Why India needs a single agency to guard its borders
- For the last few years, along with usurping its neighbours’ territories, starting with Doklam and followed by the Galwan crisis, China has escalated armed activities resulting in enhanced cross-border infiltration and armed intrusions.
- Similarly, the continued Pakistan-backed infiltration of terrorists poses fresh challenges to India.
- Two recent developments initiated by China have made our borders more vulnerable.
- China’s Land Border Law (LBL) will enhance Beijing’s aggressive posture and is aimed at resolving border disputes on its terms.
- Equally alarming is the move to build 628 “Xiaokang model border defence villages” along the 3,488 km Line of Actual Control (LAC), which is conceived as a tactic to consolidate Chinese claims over disputed areas and garner local support.
- Additionally, these villages are capable of acting as forward assembly and administrative areas during hostilities.
India’s Land and Coastal Border
- India shares land borders with Pakistan, China, Nepal, Bhutan, Bangladesh and Myanmar, which stretch approximately 15,106 km.
- In addition, we have an approximately 3,323 km-long LoC with Pakistan, which further extends to the rechristened 110 km stretch of “Actual Ground Position Line” (AGPL) dividing the Siachen glacier region.
- Further east, we have the 3,488 km LAC with China.
- India shares maritime boundaries with Sri Lanka, Maldives, Bangladesh, Pakistan, Myanmar and Indonesia.
- India have a 7,683 km coastline and an approximately 2 million sq km exclusive economic zone (EEZ).
Issues in managing Border
- The vastness and complexities in India’s long borders makes India’s task more complex than most other countries.
- This complexity is accentuated by the fact that along with the army, we have multiple other security agencies — the Central Armed Police Force (CAPF) and the Paramilitary Forces (PMF) — sharing the responsibility.
- While the army is deployed along the LoC and AGPL, the Border Security Force (BSF) looks after the international border with Pakistan and Bangladesh.
- Guarding the LAC has been assigned to the Indo-Tibetan Border Police (ITBP) and Assam Rifles.
- The Sashastra Seema Bal (SSB) is responsible for guarding the borders with Nepal and Bhutan.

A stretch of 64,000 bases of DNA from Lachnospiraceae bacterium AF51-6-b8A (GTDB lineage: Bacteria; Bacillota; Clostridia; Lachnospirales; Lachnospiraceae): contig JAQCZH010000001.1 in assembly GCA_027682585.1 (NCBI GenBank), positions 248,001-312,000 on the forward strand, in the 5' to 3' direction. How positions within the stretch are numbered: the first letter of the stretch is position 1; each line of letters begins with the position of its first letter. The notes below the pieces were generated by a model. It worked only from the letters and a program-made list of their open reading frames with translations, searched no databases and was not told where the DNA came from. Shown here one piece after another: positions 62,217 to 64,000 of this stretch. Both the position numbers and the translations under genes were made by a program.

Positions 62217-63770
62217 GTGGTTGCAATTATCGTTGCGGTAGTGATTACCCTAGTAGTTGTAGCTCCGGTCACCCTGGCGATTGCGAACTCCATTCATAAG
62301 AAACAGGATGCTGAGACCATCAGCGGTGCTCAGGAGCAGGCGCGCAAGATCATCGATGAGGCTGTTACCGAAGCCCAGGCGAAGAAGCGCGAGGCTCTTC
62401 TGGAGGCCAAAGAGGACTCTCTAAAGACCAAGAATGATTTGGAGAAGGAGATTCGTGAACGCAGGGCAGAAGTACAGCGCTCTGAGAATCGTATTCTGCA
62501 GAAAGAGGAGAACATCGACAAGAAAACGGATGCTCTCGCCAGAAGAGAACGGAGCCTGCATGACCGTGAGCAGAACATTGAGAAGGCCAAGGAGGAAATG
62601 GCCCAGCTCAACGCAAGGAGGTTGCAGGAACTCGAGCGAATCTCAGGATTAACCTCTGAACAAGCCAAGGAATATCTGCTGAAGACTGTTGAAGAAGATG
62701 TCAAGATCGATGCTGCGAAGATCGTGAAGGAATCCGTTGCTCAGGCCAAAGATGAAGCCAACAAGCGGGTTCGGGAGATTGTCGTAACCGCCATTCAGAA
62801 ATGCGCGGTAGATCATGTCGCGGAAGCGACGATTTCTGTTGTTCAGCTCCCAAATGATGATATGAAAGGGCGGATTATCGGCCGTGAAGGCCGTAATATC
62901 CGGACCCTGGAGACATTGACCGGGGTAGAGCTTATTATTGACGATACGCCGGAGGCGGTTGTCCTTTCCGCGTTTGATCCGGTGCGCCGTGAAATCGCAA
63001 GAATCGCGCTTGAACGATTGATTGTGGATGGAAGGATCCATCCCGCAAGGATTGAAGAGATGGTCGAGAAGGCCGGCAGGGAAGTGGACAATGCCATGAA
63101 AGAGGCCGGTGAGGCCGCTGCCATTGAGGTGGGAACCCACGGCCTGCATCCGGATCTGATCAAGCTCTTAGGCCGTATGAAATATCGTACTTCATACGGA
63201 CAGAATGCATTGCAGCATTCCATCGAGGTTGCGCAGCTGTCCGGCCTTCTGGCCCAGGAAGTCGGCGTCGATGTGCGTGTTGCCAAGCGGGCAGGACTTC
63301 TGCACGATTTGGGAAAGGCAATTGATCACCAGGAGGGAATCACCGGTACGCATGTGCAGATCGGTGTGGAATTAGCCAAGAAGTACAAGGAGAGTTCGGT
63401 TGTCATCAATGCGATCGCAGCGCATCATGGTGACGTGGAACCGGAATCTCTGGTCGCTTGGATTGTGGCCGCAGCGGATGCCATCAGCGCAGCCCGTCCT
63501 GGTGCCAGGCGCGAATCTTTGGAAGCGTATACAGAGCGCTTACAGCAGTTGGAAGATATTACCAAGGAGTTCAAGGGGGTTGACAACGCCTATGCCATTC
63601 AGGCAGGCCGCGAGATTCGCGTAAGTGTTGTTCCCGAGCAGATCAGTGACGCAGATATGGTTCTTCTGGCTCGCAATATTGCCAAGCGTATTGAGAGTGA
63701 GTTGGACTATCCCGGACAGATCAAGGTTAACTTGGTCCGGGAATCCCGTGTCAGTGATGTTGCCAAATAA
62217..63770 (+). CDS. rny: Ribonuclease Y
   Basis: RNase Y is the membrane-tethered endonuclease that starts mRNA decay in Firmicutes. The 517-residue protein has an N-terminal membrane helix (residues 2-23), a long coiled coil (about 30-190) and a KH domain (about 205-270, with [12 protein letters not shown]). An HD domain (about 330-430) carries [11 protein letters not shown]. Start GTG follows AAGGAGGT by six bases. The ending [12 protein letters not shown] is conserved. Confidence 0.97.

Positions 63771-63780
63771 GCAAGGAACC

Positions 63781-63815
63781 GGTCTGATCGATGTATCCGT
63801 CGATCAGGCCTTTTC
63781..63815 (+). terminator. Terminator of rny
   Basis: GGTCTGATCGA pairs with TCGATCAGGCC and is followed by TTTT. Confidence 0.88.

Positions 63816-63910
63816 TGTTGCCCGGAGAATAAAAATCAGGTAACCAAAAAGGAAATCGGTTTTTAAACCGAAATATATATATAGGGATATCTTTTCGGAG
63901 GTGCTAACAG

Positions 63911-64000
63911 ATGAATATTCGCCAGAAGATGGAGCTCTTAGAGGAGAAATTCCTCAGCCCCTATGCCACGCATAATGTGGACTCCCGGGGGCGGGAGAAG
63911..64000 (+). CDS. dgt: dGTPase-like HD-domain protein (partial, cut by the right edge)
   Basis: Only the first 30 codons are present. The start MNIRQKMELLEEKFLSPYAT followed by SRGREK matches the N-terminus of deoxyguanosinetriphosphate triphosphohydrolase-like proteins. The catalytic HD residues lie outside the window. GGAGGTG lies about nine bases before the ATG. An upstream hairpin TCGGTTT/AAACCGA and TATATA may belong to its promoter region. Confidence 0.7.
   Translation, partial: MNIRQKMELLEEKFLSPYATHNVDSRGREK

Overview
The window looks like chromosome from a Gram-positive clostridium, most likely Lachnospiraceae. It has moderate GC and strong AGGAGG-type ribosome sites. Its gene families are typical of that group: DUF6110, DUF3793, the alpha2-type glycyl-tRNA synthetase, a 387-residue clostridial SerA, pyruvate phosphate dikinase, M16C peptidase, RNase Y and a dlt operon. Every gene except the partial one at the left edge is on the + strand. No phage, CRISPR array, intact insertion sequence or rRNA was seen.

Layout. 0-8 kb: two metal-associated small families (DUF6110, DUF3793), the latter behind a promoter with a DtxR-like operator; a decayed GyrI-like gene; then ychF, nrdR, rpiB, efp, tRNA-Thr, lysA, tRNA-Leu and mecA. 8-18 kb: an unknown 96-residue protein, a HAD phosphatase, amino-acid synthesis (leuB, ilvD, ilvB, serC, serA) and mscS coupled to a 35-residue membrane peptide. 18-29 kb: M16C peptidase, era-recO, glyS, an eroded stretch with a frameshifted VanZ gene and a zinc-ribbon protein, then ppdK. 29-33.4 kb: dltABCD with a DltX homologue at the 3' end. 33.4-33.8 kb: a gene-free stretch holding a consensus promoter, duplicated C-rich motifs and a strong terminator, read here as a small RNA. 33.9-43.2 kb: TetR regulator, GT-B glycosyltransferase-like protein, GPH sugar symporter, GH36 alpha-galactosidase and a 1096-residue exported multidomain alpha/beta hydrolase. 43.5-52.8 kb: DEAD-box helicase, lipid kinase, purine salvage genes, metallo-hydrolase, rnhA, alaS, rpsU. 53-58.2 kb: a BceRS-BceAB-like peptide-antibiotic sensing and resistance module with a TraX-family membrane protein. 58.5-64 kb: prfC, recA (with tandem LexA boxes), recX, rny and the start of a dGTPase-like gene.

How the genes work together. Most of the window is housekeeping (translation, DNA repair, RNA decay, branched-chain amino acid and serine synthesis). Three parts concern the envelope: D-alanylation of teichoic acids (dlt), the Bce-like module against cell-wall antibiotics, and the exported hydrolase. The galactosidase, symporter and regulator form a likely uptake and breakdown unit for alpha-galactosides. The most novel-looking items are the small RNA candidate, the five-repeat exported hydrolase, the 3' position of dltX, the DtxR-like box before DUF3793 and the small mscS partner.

- The Assam Rifles looks after our border with Myanmar.
- In a nutshell, in addition to the army, we have four agencies guarding borders with six neighbours.
- Conversely, maritime borders are guarded by a single agency — the Coast Guard.
- Most countries have raised specialised and dedicated armed bodies for border security.
- Most of these countries, based on threat perception and for better combat cohesion, have placed these organisations under the command of the armed forces.
- In India, we have unwieldy arrangements.
- As a result, there is a lack of a coherent policy on training, planning and the conduct of guarding operations among various outfits. Overall coordination is also affected.
Why there is need for a single Border agency?
- Absence of co-ordination among various agencies
- Lack of technological resources
- Difficulties of co-ordination between states and the centre
- Lack of mobile teams
- Sparse use of cyber technologies
- Absence of co-operation with neighbouring states
- The proposed outfit, let’s call it the National Border Guard, (NBG), should have the explicit mandate to effectively retaliate against cross-border transgressions and stabilise the situation till the operations are taken over by the armed forces.
- To ensure the desired training and operational standards, the NBG should be designated as a paramilitary force under the Ministry of Defence and operate under the army.
- Finally, a collateral spin-off — an opportunity to prune the bulky CAPF into a cohesive, lean and efficient force.
- The ITBP and the SSB should be fully merged into the new outfit; the BSF and CRPF still have important internal security duties and can be partially merged.
- The reorganised Assam Rifles too should retain its role of conducting counter-insurgency operations and act as a reserve for the army for conventional operations.